The year was 1967. I was working at Miller & Rhoads in the Advertising Department as a layout artist. The pay was okay, my expenses few, but saving money just didn't happen. And so when Pat Cully, fellow artist whose cubicle office was across from mine, said that she and Don were selling their Volkswagen that he had just finished rebuilding my ears perked up. I didn't have a car, never had been able to afford one. Over a year out of college and still without a car. Yup, that was me. I walked or rode my bike to my job, to visit friends, and to the grocery. I took the train home to Alexandria. It worked but a car of my own? Sigh. "How much," I asked certain that it would be well out of my reach. "Two hundred," she replied. "Two hundred? I'll take it." Nevermind that I did not know how to drive a straight stick (this doesn't count) or have a clue how much insurance would cost. My own car!
We sealed the deal, I got insurance, and asked my ex boyfriend to teach me the basics of stick shift driving which turned out to be a couple of thirty minutes lessons in a school parking lot after which he declared me good to go. I wasn't so sure but he had me do the driving back to the Franklin Street vintage home turned into apartment units where we both lived and that was that. I was street worthy.
Velma and I were made for each other. I learned to parallel park in the most minimal spots, on the left and right side of the street, all good since street parking was what I had available. I was a proud gal. Especially since I had failed my high school driving test by pulling wrong out of a parallel parking maneuver that I had just executed perfectly between the two poles designated for the test. Dad had always chided me about my depth perception being bad and assured me that I had lots more room than I thought and so this one time I decided to heed his advice and allow that I had plenty of room to make my exit. Except that I didn't. My front fender just barely touched the pole and didn't even tip it over. But it wobbled and if it had been a real car fender it would have suffered, so, I flunked. It was the last thing on the test too. I had done every other part perfectly, driving in traffic, hand signals, the whole nine yards.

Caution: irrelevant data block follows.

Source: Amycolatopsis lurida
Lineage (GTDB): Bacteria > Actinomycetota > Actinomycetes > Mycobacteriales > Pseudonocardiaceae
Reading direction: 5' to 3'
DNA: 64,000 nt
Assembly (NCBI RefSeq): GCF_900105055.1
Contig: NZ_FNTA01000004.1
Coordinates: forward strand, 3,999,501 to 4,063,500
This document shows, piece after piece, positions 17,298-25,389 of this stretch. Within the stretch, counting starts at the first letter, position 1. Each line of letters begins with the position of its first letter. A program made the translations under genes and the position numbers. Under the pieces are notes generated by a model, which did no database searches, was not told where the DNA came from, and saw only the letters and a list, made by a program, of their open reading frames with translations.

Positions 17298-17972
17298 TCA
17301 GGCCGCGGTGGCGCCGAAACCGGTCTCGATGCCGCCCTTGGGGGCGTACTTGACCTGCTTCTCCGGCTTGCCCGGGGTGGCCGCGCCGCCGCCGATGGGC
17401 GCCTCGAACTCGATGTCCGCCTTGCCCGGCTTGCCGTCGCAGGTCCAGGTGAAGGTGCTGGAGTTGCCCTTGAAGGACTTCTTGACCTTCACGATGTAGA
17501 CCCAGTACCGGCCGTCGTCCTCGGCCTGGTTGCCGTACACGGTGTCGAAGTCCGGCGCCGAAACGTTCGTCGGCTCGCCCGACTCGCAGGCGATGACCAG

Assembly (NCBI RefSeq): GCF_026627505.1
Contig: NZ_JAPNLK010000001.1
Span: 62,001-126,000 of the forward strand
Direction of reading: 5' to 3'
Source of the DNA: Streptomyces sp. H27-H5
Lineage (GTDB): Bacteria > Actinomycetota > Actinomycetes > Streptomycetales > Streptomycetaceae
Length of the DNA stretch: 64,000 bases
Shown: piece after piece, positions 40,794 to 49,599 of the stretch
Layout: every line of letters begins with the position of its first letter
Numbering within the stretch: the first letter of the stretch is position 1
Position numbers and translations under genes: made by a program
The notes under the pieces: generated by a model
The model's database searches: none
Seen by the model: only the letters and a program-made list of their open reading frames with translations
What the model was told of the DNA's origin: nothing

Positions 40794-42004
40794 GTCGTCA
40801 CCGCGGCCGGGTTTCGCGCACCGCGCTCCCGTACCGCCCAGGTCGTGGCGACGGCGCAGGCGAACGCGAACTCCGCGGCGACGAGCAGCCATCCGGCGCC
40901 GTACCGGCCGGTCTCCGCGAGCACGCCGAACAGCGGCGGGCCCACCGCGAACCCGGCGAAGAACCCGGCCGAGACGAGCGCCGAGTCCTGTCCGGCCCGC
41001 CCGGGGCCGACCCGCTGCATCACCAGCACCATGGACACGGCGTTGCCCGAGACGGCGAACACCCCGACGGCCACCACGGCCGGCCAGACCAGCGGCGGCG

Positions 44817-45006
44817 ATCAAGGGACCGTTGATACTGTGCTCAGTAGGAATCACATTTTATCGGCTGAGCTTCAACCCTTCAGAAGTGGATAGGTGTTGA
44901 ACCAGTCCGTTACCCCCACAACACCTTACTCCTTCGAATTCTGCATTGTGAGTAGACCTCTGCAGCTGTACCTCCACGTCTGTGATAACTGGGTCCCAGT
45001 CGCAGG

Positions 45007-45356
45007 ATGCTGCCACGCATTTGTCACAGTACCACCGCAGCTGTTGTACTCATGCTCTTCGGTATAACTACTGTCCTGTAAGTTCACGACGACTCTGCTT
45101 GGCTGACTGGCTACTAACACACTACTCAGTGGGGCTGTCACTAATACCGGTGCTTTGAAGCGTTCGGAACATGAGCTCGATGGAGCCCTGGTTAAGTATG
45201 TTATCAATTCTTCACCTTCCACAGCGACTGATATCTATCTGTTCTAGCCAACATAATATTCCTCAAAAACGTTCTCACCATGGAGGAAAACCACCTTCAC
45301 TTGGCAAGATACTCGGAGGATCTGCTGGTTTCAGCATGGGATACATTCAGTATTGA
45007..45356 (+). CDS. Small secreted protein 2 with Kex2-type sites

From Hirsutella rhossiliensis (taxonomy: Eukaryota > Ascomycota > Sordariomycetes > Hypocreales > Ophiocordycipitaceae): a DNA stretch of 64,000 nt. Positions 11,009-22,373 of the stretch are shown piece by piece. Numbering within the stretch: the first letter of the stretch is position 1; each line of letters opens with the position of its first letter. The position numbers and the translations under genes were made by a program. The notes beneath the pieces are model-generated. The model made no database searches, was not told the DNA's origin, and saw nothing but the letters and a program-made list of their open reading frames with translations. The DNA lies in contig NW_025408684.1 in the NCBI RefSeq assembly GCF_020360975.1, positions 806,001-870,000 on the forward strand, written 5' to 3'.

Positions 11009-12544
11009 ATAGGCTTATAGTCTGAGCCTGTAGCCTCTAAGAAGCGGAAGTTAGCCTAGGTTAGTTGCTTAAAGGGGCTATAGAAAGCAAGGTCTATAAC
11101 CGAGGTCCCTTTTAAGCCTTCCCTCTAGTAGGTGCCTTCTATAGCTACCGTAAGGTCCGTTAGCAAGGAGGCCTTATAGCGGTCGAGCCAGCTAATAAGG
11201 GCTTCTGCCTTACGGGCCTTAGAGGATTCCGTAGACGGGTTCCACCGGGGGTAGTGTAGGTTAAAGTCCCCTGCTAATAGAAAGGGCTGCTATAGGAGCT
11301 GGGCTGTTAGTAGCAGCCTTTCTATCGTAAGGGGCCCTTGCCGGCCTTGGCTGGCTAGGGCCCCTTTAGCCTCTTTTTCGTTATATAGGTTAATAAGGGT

Velma and I stayed together all the way into my marriage with Donny in 1969 and beyond. She took me from our first apartment at Westover Hills to Varina High School way out in the country off of Route 5 and back every day without a hitch. Finally one day she suffered what was going to be an expensive repair, an engine issue I recall.We had lost touch with the Cully's. I'm sure Don could have put her back together in a flash but he wasn't on our radar and so off to the junk yard she went. Still I couldn't let her go without a souvenir. And so I took off her beautiful enameled hood ornament and tucked it away. A few years ago I was creating a self portrait construction using odds and ends from around the house (if you lose something goes the family joke, look for it in mom's art) and came across Velma's ornament. We're pals together again.
|Self Portrait 2003|